I've been bouncing this idea around for years. I wrote a few paragraphs back in 2013. I even posted the idea on a forum on this site in case someone else ever wanted to give it a shot. But no one ever wrote it and I never forgot about it. So here it is. My Halloween-based crossover story spooktacular. A couple of my favorite Halloween movies from the 90s gathered together for your entertainment.
So this story combines the Disney movie "Hocus Pocus" with the movie "Casper" and the sequel "Casper Meets Wendy." It'll make the most sense if you've seen all three of them. Plus, they're kind of fun to watch around Halloween if you want to take a break from scary slasher films and pretend to be a kid again.
Now, while "Hocus Pocus" is stated to take place in 1993, they never actually say the year in "Casper." So even though the film was released in 1995, I'm going to say it occurred in 1992. That will give Casper and Kat some time to be friends and let her age a bit so she's closer to Max's age. And provide a gap of time when the events of "Casper Meets Wendy" could happen. Thus, this story ends up taking place in 1994.
Remember, I do not own any of the characters or concepts from "Hocus Pocus," "Casper," or "Casper Meets Wendy." If I tried to claim them, I'd probably end up haunted and/or cursed.
Magic and Mayhem
Time was rather odd here. It was possible to sense the passage of it if he concentrated, but it was also easy to ignore such things. Just like how it was so easy to ignore how he couldn't even describe his surroundings. There were no words for what he saw or heard. He knew recent descriptions on Earth involved the idea of clouds and such, but that wasn't quite right either. There was simply the way it felt, filled with peace, joy, and light. There was just this ageless and unchanging feeling to the place that somehow felt completely and utterly right. Like eternity was both a distant concept and something so close. It was nothing like he'd experienced during his centuries of life.
Emily assured him that he would eventually grow accustomed to it. She and his parents certainly seemed used to the wondrous place that defied all descriptions. But he'd spent more time on Earth than anyone there. He'd lived longer than any of them, watching the progress of humanity and experiencing the ever-changing world for so long. He wasn't sure he'd ever get used to the idea he was truly free of his cursed immortal life.
At least he was with his family again. And no longer had a tail.
"Thackery Binx," greeted a woman in red, joining the young man and his family abruptly.
There were plenty of people around them, but they seemed to be easy to ignore if you wanted to concentrate of someone else. It wasn't as if any of them were bound to the way they appeared in life anyway, though most preferred to take on their former shape. They were like transparent ghosts or shadows until they wished to see you or you wished to speak to them. Then they became more noticeable and solid-looking.
Considering how many people existed there, moving around as they pleased and filled with the joyful peace that seemed to engulf them, it was simpler that way. It was like the golden gate; not really there until it was needed or wanted. Explanations and descriptions always seemed to fail to truly capture the essence of their surroundings, but it was the best that he could understand.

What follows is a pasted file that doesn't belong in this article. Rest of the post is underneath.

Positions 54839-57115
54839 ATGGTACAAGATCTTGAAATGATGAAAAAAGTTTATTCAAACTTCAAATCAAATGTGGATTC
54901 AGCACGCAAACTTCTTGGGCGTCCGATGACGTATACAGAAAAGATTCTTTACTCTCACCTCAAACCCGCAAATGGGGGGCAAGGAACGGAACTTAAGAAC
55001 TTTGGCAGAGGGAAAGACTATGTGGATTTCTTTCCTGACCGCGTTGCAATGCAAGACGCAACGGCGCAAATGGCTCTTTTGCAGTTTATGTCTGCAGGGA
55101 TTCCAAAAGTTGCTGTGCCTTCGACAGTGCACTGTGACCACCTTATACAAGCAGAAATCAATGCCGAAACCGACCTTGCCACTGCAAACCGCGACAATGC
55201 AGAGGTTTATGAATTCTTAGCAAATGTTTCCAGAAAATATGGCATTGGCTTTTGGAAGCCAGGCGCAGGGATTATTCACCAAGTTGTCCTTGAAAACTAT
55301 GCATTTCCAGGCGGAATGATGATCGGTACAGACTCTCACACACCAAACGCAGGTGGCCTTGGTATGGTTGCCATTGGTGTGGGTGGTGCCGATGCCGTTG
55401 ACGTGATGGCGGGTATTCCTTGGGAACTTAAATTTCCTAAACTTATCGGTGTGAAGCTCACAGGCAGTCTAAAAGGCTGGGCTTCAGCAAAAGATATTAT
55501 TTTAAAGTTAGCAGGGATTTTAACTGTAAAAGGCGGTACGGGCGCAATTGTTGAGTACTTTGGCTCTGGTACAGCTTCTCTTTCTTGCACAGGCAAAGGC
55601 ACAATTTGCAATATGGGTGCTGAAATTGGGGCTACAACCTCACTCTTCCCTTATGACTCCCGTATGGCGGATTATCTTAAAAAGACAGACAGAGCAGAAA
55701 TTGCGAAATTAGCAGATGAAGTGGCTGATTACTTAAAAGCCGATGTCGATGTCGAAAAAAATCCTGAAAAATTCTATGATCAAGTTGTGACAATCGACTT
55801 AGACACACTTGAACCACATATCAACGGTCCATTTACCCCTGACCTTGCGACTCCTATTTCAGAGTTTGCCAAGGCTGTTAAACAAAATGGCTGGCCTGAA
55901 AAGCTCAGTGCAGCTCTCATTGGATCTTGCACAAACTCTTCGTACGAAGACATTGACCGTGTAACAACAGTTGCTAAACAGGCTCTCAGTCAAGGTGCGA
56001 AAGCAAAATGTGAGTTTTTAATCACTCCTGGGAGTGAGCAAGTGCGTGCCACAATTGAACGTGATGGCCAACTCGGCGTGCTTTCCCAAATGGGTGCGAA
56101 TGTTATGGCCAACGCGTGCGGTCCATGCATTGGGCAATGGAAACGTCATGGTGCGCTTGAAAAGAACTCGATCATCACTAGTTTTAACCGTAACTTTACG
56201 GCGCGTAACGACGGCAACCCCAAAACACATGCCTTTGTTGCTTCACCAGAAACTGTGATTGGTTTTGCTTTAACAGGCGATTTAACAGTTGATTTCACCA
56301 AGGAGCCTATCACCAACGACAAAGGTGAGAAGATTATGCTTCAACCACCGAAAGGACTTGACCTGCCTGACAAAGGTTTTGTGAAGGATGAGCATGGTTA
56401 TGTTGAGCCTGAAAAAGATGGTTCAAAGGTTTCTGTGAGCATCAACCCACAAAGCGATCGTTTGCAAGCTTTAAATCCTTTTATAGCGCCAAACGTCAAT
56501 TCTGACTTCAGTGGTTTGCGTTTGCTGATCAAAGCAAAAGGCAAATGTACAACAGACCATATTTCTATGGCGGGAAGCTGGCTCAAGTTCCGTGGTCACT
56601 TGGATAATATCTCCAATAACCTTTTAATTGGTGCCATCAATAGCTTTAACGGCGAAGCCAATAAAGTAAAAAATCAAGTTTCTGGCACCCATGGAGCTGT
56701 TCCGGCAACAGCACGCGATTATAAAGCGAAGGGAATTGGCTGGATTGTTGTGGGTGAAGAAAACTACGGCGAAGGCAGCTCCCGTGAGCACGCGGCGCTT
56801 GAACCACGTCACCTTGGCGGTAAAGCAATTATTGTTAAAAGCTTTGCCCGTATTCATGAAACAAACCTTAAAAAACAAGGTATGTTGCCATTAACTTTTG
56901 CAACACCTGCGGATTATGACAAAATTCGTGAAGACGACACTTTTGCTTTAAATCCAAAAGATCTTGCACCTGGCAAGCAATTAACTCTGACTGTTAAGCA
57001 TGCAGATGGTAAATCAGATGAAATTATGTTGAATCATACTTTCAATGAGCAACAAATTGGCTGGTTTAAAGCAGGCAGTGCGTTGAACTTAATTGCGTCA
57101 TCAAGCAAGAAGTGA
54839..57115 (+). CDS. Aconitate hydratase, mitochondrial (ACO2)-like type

But regardless, no one in his family really noticed the woman until she wished to greet them.
She wore a flowing, translucent, red outfit that seemed to flutter in a breeze that only she wished to feel. She wore her brown curls loose around her shoulders, an act his mother frowned slightly at. Binx, who had seen far more scandalous things during his long life than this small example of the changing fashions, simply nodded to the woman in acknowledgment of her greetings.
"My name is Amelia Harvey. I've heard of you, of what happened to you and what you did. And, while I have no right to ask you to do more, I believe you will want to be involved in this."
"Make thy meaning plain," requested the young man's father. "What do thou wish of my son?"
There was something about the woman, something that Binx recognized even with relatively short amount of time there. She wasn't just a soul who found peace and serenity. She was a guardian, one who chose to remain near the gate to watch over the world and those who had yet to find their way home. She urged those who were uncertain about crossing over to come through the gate, prevented those who were not yet ready from entering, and sometimes returned to Earth to help those who deserved it. Mostly they only returned to those who they were close to during life or who were related, but sometimes they would guard the loved ones of those they cared for themselves. They were more powerful than the other souls who dwelled beyond the gate. Emily took on that role for a time, watching over her transformed brother from afar. And now another guardian of the gate wished for him to do something.
The woman, Amelia, explained, "Someone is planning to meddle in something dangerous this Halloween. And, because All Hallows' Eve is a time with so much dangerous potential, they may succeed." She pulled her translucent outfit closer, "My husband and especially my daughter will be in the middle of the coming danger. I can only guard them so much."
"What does this have to do with Thackery?" asked his mother, placing a protective hand on the shoulder of the son she'd just recently been reunited with.
"Because my family is not the only people in danger," Amelia answered. "Your friends, Max and Dani, are also in harm's way. And the threats they face are very similar to the ones you've faced before."